Mi Pueblo Foods, the San Jose-based grocery chain that runs the only full-sized grocery store in East Palo Alto, announced its formal exit from Chapter 11 reorganization Wednesday.
The company has also appointed a new CEO, Javier Ramirez, who comes with nearly 20 years of experience in the Hispanic food and grocery sector, the company said.
Mi Pueblo San Jose, Inc. had moved closer to exiting Chapter 11 on May 14, when a federal bankruptcy judge affirmed the company's amended reorganization plan. The plan allows the grocer to continue operating after it settled its financial differences with all but three of 29 creditors that had opposed the plan. Mi Pueblo will operate with normalized relationships with investors and suppliers under the plan, which was filed in federal court. No stores are expected to close.
Mi Pueblo received $56 million in financing from Chicago-based investment firm Victory Park Capital (VPC) as part of the financial restructuring. The firm specializes in non-traditional investments, focusing on credit and private equity in distressed and improving middle-market companies. The company also has experience investing in companies that serve the Hispanic marketplace.
Mi Pueblo began operations in 1991 and eventually grew to its 21-store presence today, with locations in the Bay Area, Monterey Peninsula and Central Valley. The stores offer products and an environment modeled after hometown markets found in Mexico and Latin America.
Mi Pueblo and its real estate firm, Cha Cha Enterprises, filed for bankruptcy protection in U.S. Bankruptcy Court in San Jose on July 22, 2013, after the chain was found to be out of compliance with a provision in its agreement with Wells Fargo Bank regarding profitability ratios. A federal immigration audit required Mi Pueblo to replace workers whose documentation was under review, which caused a substantial increase in payroll expenses, according to court documents. Prior to its bankruptcy filing, on May 25, 2013, Mi Pueblo owed workers more than $3 million in wages, taxes and benefits, and $1.5 million for time off and vacations, according to court documents. Mi Pueblo and Cha Cha's combined debts exceeded $36 million, according to court filings.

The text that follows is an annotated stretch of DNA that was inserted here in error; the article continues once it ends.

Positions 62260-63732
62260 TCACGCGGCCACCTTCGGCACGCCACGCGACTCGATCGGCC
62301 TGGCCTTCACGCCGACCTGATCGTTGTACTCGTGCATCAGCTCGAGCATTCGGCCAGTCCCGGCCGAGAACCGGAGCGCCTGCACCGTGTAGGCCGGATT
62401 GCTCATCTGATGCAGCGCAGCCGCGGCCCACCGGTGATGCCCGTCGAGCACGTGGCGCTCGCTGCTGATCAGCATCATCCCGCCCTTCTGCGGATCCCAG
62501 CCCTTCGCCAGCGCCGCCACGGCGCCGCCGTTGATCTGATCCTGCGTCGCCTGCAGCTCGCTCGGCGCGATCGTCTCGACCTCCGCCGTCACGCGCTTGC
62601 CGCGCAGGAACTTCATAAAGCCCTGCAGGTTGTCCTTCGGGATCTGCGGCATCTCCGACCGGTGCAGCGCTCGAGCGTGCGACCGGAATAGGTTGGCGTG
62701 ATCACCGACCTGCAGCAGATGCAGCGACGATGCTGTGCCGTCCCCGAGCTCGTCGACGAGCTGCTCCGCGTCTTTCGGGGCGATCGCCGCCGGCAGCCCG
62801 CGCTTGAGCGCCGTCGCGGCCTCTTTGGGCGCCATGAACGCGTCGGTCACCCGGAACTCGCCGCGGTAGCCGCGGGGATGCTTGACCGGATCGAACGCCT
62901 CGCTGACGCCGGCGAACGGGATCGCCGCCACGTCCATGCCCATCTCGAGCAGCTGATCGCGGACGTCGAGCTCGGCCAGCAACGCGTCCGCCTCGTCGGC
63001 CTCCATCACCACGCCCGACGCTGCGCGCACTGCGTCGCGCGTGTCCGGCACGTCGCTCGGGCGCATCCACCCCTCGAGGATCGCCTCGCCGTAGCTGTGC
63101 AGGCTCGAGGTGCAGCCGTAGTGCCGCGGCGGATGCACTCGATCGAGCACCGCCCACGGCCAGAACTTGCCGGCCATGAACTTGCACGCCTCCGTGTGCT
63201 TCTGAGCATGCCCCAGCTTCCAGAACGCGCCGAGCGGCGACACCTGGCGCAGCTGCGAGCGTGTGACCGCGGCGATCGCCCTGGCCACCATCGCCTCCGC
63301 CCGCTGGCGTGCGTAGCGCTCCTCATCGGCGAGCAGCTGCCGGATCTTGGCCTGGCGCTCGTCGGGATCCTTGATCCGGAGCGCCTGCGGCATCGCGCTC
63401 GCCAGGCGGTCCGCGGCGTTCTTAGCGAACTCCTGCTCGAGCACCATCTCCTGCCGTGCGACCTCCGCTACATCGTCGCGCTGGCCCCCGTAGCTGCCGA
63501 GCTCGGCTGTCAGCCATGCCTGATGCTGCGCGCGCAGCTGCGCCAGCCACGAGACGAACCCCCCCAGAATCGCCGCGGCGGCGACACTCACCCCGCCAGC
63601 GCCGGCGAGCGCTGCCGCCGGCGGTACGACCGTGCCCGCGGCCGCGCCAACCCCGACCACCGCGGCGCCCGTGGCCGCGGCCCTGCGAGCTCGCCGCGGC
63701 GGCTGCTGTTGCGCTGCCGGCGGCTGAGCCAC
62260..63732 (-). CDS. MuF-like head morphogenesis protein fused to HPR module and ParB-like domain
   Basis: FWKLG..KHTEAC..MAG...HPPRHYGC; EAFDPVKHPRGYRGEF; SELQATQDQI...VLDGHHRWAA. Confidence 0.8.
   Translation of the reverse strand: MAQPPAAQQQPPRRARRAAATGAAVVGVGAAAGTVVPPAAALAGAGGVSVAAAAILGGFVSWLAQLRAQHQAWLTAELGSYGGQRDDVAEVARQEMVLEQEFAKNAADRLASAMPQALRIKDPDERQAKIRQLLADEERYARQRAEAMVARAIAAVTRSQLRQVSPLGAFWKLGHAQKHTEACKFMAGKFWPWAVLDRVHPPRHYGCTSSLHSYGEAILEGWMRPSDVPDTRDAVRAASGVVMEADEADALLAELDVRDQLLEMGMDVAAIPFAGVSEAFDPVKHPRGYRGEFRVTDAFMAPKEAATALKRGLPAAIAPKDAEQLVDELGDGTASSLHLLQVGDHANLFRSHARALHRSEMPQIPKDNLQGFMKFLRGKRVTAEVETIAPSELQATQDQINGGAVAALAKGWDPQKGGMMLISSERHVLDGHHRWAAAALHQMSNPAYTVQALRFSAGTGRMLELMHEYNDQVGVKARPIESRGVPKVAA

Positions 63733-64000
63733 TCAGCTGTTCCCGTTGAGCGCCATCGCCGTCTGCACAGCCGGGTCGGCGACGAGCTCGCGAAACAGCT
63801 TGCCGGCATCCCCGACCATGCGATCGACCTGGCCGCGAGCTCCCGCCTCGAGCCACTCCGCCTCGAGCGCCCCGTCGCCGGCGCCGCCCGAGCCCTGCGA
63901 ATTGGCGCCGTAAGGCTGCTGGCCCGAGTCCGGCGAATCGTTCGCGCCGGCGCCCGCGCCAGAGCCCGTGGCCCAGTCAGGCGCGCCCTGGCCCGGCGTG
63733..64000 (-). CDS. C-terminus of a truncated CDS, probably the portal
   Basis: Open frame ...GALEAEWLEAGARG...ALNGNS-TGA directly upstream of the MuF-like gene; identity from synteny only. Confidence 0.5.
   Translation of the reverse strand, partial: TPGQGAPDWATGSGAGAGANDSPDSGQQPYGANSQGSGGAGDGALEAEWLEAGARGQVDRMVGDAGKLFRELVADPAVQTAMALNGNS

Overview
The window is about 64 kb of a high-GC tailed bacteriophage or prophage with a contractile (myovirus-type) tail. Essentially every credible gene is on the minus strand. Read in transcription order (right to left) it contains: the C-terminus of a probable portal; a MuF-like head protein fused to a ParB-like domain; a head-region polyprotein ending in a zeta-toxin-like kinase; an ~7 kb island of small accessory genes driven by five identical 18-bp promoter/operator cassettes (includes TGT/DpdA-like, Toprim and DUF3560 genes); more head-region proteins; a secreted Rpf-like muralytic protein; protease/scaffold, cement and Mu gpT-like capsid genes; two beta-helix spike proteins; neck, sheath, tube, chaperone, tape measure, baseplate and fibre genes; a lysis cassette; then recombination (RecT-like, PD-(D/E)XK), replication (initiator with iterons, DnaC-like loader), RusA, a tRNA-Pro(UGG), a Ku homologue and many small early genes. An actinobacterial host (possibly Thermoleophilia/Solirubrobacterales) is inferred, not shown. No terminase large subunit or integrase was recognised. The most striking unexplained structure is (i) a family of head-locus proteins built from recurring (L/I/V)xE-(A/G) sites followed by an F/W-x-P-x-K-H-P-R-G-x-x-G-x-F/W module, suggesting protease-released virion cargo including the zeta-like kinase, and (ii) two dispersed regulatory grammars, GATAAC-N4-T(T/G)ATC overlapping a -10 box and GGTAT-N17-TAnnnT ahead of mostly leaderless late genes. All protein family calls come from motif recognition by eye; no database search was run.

Under the reorganization plan, vendors entered into a minimum three-year trade credit plan under which they agree to continue to supply goods. Mi Pueblo paid off its undisclosed debt to Wells Fargo Bank and transferred certain assets from Cha Cha Enterprises to Mi Pueblo, including its check-cashing business.
"We have been a part of our communities since 1991, and thanks to the loyalty and support of our colaboradores (employees), vendors and customers during this difficult period, we can say that today marks the beginning of a bright, new chapter for Mi Pueblo," new CEO Javier Ramirez said in a statement. Mi Pueblo founder Juvenal Chavez will now serve as the company's board chairman.
"The road ahead will not be easy and we know that there is much work to be done, but we have already started to implement aggressive initiatives designed to reposition Mi Pueblo as a profitable entity and as a strong contributor to our local Hispanic communities. We are confidently looking forward to this new stage in the company's history and I personally am honored to join and support Mi Pueblo's incredible team of professionals," Ramirez added.
Under Ramirez, Mi Pueblo will focus on enhancing authentic Hispanic products, improving customer service and ensuring that products are sold at fair and competitive prices in the marketplace. The company also plans to introduce several new employee-benefit programs and initiatives focused on supporting local communities, he said.